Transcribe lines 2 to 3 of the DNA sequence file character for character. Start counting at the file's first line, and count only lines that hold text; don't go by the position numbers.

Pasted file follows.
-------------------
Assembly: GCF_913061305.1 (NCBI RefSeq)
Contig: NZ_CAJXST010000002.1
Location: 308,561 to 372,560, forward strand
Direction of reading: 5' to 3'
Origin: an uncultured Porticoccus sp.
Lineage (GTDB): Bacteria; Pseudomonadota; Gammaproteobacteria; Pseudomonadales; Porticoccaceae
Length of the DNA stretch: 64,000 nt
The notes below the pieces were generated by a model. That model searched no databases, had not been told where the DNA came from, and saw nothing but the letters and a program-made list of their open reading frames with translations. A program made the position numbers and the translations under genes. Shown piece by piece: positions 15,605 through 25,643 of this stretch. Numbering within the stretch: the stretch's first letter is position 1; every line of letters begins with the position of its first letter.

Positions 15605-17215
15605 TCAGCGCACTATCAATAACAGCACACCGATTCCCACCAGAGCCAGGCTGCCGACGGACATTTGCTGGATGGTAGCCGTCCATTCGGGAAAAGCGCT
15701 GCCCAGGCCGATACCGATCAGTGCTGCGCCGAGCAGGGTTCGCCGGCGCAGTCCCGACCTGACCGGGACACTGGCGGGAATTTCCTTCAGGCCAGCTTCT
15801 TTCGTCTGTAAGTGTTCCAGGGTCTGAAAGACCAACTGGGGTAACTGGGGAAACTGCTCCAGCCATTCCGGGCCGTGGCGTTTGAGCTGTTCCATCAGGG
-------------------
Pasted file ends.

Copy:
Contig: NZ_CAJXST010000002.1
Location: 308,561 to 372,560, forward strand